Tuesday, September 22, 2009

Dinner For Six

This weekend, I went and saw a play. In the suburbs.

I know, Chicagoists, I know. Calm down. I still love city theatre.

Suburb theatre can be fun too, and I like this particular theatre company - The Metropolis in Arlington Heights. They've actually paid me to be a performer there on two occasions too; I therefore have a soft spot for them.

So occasionally I go back and watch a show there. I never see anything that blows my mind, but nearly everything I've seen there has been solid and entertaining. This is not to say I don't love the edgy, experimental stuff. I do. But still, there's something kind of refreshing about them: they seem to be a group that's perfectly happy to do shows that satisfy their particular audience.

This weekend, the ladyfriend and I saw Dinner for Six, which was written by their resident playwright Scott Woldman. He actually wrote one of those two pay-gigs mentioned earlier.

Scott does a very good job of writing conversational-styled stories. I've seen a couple of his plays now, and this is a recurring theme. His plays are full of character monologues filled with stories about ridiculous things that have happened to them. They're typically very funny and the type of story to which people can relate.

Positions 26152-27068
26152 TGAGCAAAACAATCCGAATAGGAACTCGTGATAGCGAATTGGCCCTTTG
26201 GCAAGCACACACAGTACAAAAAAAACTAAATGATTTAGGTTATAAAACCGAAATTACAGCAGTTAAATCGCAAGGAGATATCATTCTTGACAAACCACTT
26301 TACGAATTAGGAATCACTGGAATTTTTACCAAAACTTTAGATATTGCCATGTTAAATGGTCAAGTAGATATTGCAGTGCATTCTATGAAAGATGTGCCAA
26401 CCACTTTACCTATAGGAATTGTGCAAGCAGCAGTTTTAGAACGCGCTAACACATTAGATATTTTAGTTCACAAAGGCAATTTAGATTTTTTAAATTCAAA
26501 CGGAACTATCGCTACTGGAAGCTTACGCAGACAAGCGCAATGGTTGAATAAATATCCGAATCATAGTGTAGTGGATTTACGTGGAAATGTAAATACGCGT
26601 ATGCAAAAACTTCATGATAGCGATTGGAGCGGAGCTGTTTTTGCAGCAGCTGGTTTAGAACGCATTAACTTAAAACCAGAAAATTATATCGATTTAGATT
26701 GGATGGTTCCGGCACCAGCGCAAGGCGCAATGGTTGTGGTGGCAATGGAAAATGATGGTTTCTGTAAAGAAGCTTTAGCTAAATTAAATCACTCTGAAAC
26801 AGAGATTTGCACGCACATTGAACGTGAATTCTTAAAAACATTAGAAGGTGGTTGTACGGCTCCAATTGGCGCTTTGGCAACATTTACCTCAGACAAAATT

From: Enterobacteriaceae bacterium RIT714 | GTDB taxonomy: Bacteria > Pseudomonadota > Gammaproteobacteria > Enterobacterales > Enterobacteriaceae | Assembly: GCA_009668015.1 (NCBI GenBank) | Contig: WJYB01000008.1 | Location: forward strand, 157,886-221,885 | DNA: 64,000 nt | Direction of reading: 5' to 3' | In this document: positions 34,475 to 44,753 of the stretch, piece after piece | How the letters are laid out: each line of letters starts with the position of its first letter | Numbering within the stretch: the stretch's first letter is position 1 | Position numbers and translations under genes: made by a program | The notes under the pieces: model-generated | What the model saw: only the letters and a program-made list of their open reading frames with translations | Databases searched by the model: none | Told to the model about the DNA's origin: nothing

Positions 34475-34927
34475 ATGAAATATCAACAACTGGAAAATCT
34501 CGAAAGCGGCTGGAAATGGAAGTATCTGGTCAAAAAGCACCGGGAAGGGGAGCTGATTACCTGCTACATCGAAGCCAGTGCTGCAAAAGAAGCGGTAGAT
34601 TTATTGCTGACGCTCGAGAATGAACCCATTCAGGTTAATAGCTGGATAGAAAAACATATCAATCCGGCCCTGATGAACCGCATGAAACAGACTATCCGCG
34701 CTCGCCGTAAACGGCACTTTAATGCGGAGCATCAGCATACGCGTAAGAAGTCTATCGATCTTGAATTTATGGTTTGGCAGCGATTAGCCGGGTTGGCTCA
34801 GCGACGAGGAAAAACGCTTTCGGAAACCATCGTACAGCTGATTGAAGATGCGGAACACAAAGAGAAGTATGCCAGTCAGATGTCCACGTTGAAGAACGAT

I would love to see an evening of monologues from him.

My issue with his scripts has been that the plot of the play - the actual story happening to the characters RIGHT NOW - always feels more like an excuse to speak these monologues and less like a story in its own right.

He does a better job with Dinner for Six, which is the story of three former college buddies and their wives/girlfriend and a dinner party, but I still think he suffers from the same issue.

Things happen in Dinner for Six - things I won't mention in case anyone is on their way to see the show but that have an actual impact on what happens on stage - but at the end we are left without resolution. And not in an artsy "this play is about how nothing is ever resolved" way but in a "wait, but what about this and this?" way.

You're kind of left with a show that is very funny and that entertains, but it doesn't quite satisfy and it doesn't qute hit home.


Anonymous said...

what about the hugging of framed photographs while in a fetal position? does that happen? frequently? when the person in the photo isn't even dead, just screwing someone else? yeck. or perhaps the photo was the headshot of the original actor for that role.

Chris Othic said...

I often hug headshots of actors while I'm crying in a fetal position, which is probably why RvD does not let me keep the headshots we have from our auditions.

Anonymous said...

hahaha. Chris Othic, you're funny. but also, yeck. that must make for an awkward audition, but at least you're not touching the actors. umm...something about small favors. also, Chris Othic, keep writing your short interviews w/ scute movie stars. they are predictable, but more importantly mega entertaining.